Although there are many psychosematic conditions that cause problems in a persons body, for those people diagnosed with Foreign Accent Syndrome, you can be sure that psychological factors are considered before diagnosis is made. As far as "faking" an accent. Not even the best actor can hold onto a dialect through such a long time without slipping up. Consistently sounding like someone else who is considered a "foreigner" definitely causes people to treat you differently. They think you are incapable or people you've known for years may think "you look just like . . ." while not realizing they are actually talking to us.

    How do we explain this strange phenomena? It's extremely difficult. It involves the brain and as an earlier comment spoke of, there is so much we don't yet understand about the brain. Many professional neurologists have not had a case of FAS because it is so rare and so they are not encouraged to conduct studies and seek further knowledge. That lack of research only feeds general ignorance as to what is happening in FAS patients lives. By making the childish comments of "it's fake," "there is no such thing," etc. unthinking people are not only advertising their ignorance, but shedding judgmental condemnation on a person they don't even know who is already suffering from the ordeal of going through a medical condition which profoundly affects their daily life.

    I can understand where a person may wish to sound differently for a bit by putting on a dialect for a play for example. However, if you were speaking in a foreign accent and unable to 'turn it off,' do you not see how hurtful that might be?

    I and a group of others are trying to bring more awareness to both the general public and the medical community about this Foreign Accent Syndrome. I welcome you to visit http://ellen5e.com to walk in my shoes as I blogged about my journey with this rare condition from onset until now. Just put FAS in the search box and you will find numerous postings, including some where my "real" voice (what we call our before FAS voices) is recorded and then listen to my "new" voice. It doesn't take a rocket scientist to see that there is something profound going on in the Brocha (speech area) of the brain.

    I welcome your comments, as I just want to get understanding to rule over ignorance, and compassion over silliness.

    November 24, 2010 at 17:58 | Report abuse | Reply
    • Hannes

      Dear Ellen,
      I just listened to a podcast where you tell your story so vividly and I was fascinated. Never heard of this before. Thank you for sharing it in such an interesting way. If you are still searching for a possible cause of such a situation, may I recommend you read a book by L. Ron Hubbard, called DIANETICS: The Modern Science of Mental Health. I read it many moons ago and I found it highly interesting and when I listed to your story, I thought about this book and I thought that it may be interesting for you as well as it just may shed some light on how this could happen (and what could be done about it).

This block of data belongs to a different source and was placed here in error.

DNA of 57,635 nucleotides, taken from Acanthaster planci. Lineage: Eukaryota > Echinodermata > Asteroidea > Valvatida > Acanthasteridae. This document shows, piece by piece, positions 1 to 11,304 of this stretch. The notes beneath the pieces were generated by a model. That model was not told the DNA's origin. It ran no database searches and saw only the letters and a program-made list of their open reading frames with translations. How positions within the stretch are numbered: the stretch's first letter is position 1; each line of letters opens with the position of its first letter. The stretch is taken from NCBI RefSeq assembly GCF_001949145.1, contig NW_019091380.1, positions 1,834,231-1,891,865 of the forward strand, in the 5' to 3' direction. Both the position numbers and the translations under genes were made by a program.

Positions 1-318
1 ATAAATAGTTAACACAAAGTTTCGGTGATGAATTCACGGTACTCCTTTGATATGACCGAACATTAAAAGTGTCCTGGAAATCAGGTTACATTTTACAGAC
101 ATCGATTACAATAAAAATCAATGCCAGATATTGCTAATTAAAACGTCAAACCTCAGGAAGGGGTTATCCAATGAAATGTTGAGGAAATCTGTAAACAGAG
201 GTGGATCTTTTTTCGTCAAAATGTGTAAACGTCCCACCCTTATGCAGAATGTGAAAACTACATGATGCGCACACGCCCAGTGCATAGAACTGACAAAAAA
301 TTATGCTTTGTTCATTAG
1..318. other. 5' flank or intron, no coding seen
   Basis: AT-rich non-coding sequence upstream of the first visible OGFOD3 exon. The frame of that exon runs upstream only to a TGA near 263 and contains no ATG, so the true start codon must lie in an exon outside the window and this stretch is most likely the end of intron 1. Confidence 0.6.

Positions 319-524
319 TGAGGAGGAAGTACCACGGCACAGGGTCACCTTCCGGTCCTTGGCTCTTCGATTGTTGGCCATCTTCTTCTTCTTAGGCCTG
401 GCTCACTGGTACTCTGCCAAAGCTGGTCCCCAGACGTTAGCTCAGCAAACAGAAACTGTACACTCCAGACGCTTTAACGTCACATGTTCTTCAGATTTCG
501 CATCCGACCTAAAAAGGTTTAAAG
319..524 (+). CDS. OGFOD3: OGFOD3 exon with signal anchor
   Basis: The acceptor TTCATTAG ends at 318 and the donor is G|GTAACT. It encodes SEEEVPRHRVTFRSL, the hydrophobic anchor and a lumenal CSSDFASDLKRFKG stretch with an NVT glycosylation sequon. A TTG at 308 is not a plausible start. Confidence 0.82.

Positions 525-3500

Best, Hannes

      June 8, 2016 at 23:11 | Report abuse |
  3. eileen wenig

    Perhaps if we could develop a drug that changes the accent, it could be given to all foreigners in the US and then we would understand them when they try to speak English.

    November 27, 2010 at 01:56 | Report abuse | Reply
  4. eeg of brain

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    May 4, 2011 at 05:56 | Report abuse | Reply
  5. Abbott

    I am pleased I came across your website on msn. Thanks for the sensible critique. Me and my wife ended up being just preparing to do some research about it. I am thrilled to see these fantastic details getting shared freely out there.

    February 5, 2012 at 09:10 | Report abuse | Reply
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  8. Shygirl

    I had a brain Tumor and after Surgery, I woke up with a foreign accent, No one knows about it but my family, How do i report it, or have a study done on my accent, I hate going out in publc I am always asked Where are you from?
    I would like to know who will do a study on my accent, and how do I report it.
    Shygirl

    February 26, 2013 at 21:16 | Report abuse | Reply
    • ellen5e

      Dear Shygirl... did you ever get connected with someone about your foreign accent syndrome? Are you still having it. Happy to connect with you as I have had it since 2009 and know of others for support. Stay strong!

      June 13, 2015 at 23:59 | Report abuse |
  9. ellen5e

    You can also go to website Ellen5e(dott)com and I have written blogs, shared audio and video links to ==, articles, and more. It was not strictly Foreign Accent Syndrome related blog so just use the search box to find information and/or the similar posts links at the end of a blog post. There is also a way to contact me on there.

    June 14, 2015 at 00:03 | Report abuse | Reply
  10. Carl

    So only people can the FAS if they get a head injury? What about those that are born with it? All my life being cursed with this irish-american accent despite I'm a 7th born generation aussie! I'm sick and tired of asking me where you from, this happen whenever I start a conversation now I rarely socialize with anyone at all because they think I don't sound aussie enough.

    November 17, 2015 at 18:28 | Report abuse | Reply
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Get a behind-the-scenes look at the latest stories from CNN Chief Medical Correspondent, Dr. Sanjay Gupta, Senior Medical Correspondent Elizabeth Cohen and the CNN Medical Unit producers. They'll share news and views on health and medical trends - info that will help you take better care of yourself and the people you love.